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HTC boss says 'we are coming back' in message to the troops

HTC's Peter Chou has offered a stern yet stirring message to employees, telling them to "kill bureaucracy" in order to succeed.

HTC boss Peter Chou has penned a stirring message to his employees, in which he promises the ailing company is "coming back", and urges workers to "kill bureaucracy" in order to win the smart phone battle.

Chou clearly isn't happy with the direction of the company, which has seen competition from the likes of Samsung put a serious dent in its fortunes. The company-wide email, obtained by Bloomberg, says, "We have people meeting and talking all the time but without decision, strategic direction or sense of urgency."

The HTC head honcho also took time to make a swipe at its Android rivals, which have knocked the once-favourite firm off its perch. "Our competitors can leverage their scale, brand awareness and big marketing budget to do things which HTC could not do," Chou said.

The email goes on to cite the favourable reception of the HTC One X as a sign that the company "has the best products". While a decent mobile by all accounts, we noted that the One X is let down by questionable battery life and screen flex issues.

"Don't let the processes, rules and norms impact our important goals," Chou states, a metaphorical cape billowing in the wind.

"Of course we have to follow certain rules and criteria," Chou notes, cape dipping slightly, "but don't let small things kill the major goals."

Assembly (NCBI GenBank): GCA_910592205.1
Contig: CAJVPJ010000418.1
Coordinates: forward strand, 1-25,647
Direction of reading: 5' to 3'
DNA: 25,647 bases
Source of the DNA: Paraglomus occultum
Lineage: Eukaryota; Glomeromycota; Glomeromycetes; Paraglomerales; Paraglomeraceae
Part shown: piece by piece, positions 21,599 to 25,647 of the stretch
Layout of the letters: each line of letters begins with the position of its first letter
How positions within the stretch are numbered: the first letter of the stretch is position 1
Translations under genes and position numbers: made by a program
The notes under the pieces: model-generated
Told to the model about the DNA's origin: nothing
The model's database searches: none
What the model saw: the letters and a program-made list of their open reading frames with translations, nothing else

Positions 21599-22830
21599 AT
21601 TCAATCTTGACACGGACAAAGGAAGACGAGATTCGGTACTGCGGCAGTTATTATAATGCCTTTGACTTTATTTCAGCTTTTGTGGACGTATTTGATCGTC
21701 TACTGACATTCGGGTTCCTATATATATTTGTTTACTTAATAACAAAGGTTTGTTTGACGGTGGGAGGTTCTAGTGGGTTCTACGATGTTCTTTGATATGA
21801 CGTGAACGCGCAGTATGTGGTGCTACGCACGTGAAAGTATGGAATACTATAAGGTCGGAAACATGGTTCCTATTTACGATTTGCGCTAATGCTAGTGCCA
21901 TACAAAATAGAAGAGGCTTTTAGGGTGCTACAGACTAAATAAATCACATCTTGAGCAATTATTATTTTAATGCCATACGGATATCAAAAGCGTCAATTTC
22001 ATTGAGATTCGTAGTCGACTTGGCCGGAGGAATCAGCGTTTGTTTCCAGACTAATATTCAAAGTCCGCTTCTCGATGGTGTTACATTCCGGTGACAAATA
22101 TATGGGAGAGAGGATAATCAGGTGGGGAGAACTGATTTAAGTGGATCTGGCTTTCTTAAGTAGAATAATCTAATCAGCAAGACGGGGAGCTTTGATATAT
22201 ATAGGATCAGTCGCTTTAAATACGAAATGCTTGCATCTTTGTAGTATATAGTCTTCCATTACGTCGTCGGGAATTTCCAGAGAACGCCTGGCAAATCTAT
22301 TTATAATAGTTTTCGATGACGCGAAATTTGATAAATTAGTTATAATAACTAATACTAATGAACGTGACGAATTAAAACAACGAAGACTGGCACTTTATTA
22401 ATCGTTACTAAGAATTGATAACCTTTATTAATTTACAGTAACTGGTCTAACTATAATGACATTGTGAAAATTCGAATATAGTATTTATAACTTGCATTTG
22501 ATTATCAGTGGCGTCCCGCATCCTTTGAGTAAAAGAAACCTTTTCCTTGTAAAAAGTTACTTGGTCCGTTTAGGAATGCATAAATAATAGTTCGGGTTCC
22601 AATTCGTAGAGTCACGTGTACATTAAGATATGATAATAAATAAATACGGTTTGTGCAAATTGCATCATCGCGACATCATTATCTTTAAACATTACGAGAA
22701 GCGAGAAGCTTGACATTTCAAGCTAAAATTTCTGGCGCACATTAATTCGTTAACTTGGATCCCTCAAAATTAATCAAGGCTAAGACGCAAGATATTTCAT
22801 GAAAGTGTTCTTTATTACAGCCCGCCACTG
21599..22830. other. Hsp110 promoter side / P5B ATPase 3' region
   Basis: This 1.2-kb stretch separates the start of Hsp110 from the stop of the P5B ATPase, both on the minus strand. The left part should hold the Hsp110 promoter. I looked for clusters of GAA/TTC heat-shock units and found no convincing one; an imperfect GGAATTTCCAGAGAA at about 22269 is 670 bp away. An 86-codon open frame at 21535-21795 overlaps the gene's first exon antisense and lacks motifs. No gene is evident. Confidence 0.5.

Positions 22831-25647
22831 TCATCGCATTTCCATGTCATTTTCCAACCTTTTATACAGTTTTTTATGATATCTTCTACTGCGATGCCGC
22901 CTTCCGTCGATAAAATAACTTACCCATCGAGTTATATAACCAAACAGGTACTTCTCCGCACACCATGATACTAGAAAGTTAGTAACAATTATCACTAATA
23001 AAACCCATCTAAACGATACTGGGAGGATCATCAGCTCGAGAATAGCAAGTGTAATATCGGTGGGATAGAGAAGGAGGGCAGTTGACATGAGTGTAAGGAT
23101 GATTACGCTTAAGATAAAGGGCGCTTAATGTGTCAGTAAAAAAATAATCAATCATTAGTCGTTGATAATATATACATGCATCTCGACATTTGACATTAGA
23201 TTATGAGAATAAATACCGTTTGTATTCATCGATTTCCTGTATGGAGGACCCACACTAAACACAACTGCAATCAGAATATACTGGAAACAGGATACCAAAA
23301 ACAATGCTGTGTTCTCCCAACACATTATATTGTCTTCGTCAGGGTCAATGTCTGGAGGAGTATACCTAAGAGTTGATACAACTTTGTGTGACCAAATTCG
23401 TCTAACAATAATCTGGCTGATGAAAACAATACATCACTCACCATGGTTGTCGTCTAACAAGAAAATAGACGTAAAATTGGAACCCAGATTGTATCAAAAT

The email, which is titled 'We are coming back' notes, "Please make sure we kill bureaucracy," adding, "Stay firm with the hero innovations and make them even bigger and deliver them."

Not the most practical advice, but stirring stuff nonetheless.

So where is HTC going wrong? The slim and light One X and its smaller brethren mark the first time in a while that we've seen HTC mix things up design-wise. While the Taiwanese company was busy churning out heavy, industrial-styled mobiles such as the Desire HD, Samsung stole the limelight with super-slim, super-light gadgets like the Galaxy S2.

It's too early to say whether a change of look has helped it much, but gimmicks like Beats audio tech and OnLive gaming certainly haven't helped.

Unlike Samsung, HTC is refusing to make cheap phones, saying it doesn't want to "destroy our brand image" by churning out budget mobiles. That may be, but HTC could be turning down a potential money maker by only building mid- and high-end mobiles.

What do you think HTC needs to do to succeed? Plan your strategy in the comments or on our Facebook wall.